• Investigations; Determinations, Modifications, and Rulings, etc.: Certain Soft Projectile Launching Devices, Components Thereof, Ammunition, and Products Containing Same; Notice of Commission Determination To Review in Part a Final Initial Determination of Violation of Section 337; Schedule for Filing Written Submissions on Remedy, the Public Interest, and Bonding; Extension of the Target Date
• Raw Flexible Magnets From China and Taiwan; Institution of Five-Year Reviews
• Non-Malleable Cast Iron Pipe Fittings From China; Institution of a Five-Year Review
• Paper Shopping Bags From Cambodia, China, Colombia, India, Malaysia, Portugal, Taiwan, and Vietnam; Scheduling of the Final Phase of the Antidumping and Countervailing Duty Investigations
• Quartz Surface Products From China; Institution of a Five-Year Review
• Application for Duty Free Entry of Scientific Instruments: Fermi Research Alliance, et al.; Notice of Decision on Applicationfor Duty-Free Entry of Scientific Instruments
• Antidumping or Countervailing Duty Investigations, Orders, or Reviews: Circular Welded Non-Alloy Steel Pipe From the Republic of Korea: Final Results of Antidumping Duty Administrative Review and Final Determination of No Shipments; 2021-2022
• Carbon and Alloy Steel Wire Rod From the Republic of Korea: Preliminary Results of Antidumping Duty Administrative Review; 2022-2023
• Organic Soybean Meal From India: Preliminary Results, Preliminary Intent To Rescind, in Part, and Partial Rescission of Antidumping Duty Administrative Review; 2021-2023
• Pure Magnesium From the People's Republic of China: Preliminary Results of Antidumping Duty Administrative Review; 2022-2023
• Polyethylene Terephthalate Resin From the Sultanate of Oman: Preliminary Results of Antidumping Duty Administrative Review; 2022-2023
• Sales at Less Than Fair Value; Determinations, Investigations, etc.: Aluminum Extrusions From the Republic of Türkiye: Amended Preliminary Determination of the Less-Than-Fair-Value Investigation
• Antidumping or Countervailing Duty Investigations, Orders, or Reviews: Large Top-Mount Combination Refrigerator-Freezers From Thailand Institution of Antidumping Duty Investigations and Scheduling of Preliminary Phase Investigations
• Investigations; Determinations, Modifications, and Rulings, etc.: Certain Sensors With Pixels and Products Containing Same; Notice of Institution of Investigation
• Antidumping or Countervailing Duty Investigations, Orders, or Reviews: Certain Carbon and Alloy Steel Cut-to-Length Plate From France: Preliminary Results and Rescission, in Part, of the Antidumping Administrative Review; 2022-23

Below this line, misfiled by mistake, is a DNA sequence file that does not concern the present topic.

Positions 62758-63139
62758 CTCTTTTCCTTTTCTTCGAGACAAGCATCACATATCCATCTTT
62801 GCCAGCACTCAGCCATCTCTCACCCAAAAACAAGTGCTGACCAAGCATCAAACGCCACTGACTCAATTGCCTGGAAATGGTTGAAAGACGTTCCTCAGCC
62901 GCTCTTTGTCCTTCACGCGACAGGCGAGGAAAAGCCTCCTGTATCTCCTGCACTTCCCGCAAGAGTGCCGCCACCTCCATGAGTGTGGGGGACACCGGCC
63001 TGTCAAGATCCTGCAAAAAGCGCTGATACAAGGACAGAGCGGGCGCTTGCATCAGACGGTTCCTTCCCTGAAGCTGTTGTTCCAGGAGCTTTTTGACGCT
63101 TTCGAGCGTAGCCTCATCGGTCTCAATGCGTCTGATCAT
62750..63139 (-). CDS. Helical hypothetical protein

• Non-Refillable Steel Cylinders From the People's Republic of China: Preliminary Results, Partial Rescission, and Intent To Rescind, in Part, of the Antidumping Duty Administrative Review; 2022-2023
• Circular Welded Carbon Steel Standard Pipe and Tube Products From Türkiye: Preliminary Results of Antidumping Duty Administrative Review; 2022-2023
• Certain Plastic Decorative Ribbon From the People's Republic of China: Final Results of Expedited Sunset Review of the Antidumping Duty Order
• Citric Acid and Certain Citrate Salts From the People's Republic of China: Preliminary Results of the Antidumping Duty Administrative Review; 2022-2023
• Large Diameter Welded Pipe From the Republic of Türkiye: Preliminary Results and Rescission, in Part, of Countervailing Duty Administrative Review; 2022
• Large Diameter Welded Pipe From the People's Republic of China: Final Results of the Expedited First Sunset Review of the Countervailing Duty Order
• Large Diameter Welded Pipe From the Republic of Korea: Preliminary Results and Partial Rescission of the Countervailing Duty Administrative Review; 2022
• Stainless Steel Plate in Coils From Belgium: Preliminary Results and Rescission, in Part, of Antidumping Duty Administrative Review; 2022-2023
• Large Diameter Welded Pipe From the Republic of Türkiye: Preliminary Results and Rescission, in Part, of Antidumping Duty Administrative Review; 2022-2023
• Certain Carbon and Alloy Steel Cut-to-Length Plate From the Republic of Korea: Preliminary Results of Antidumping Duty Administrative Review; 2022-2023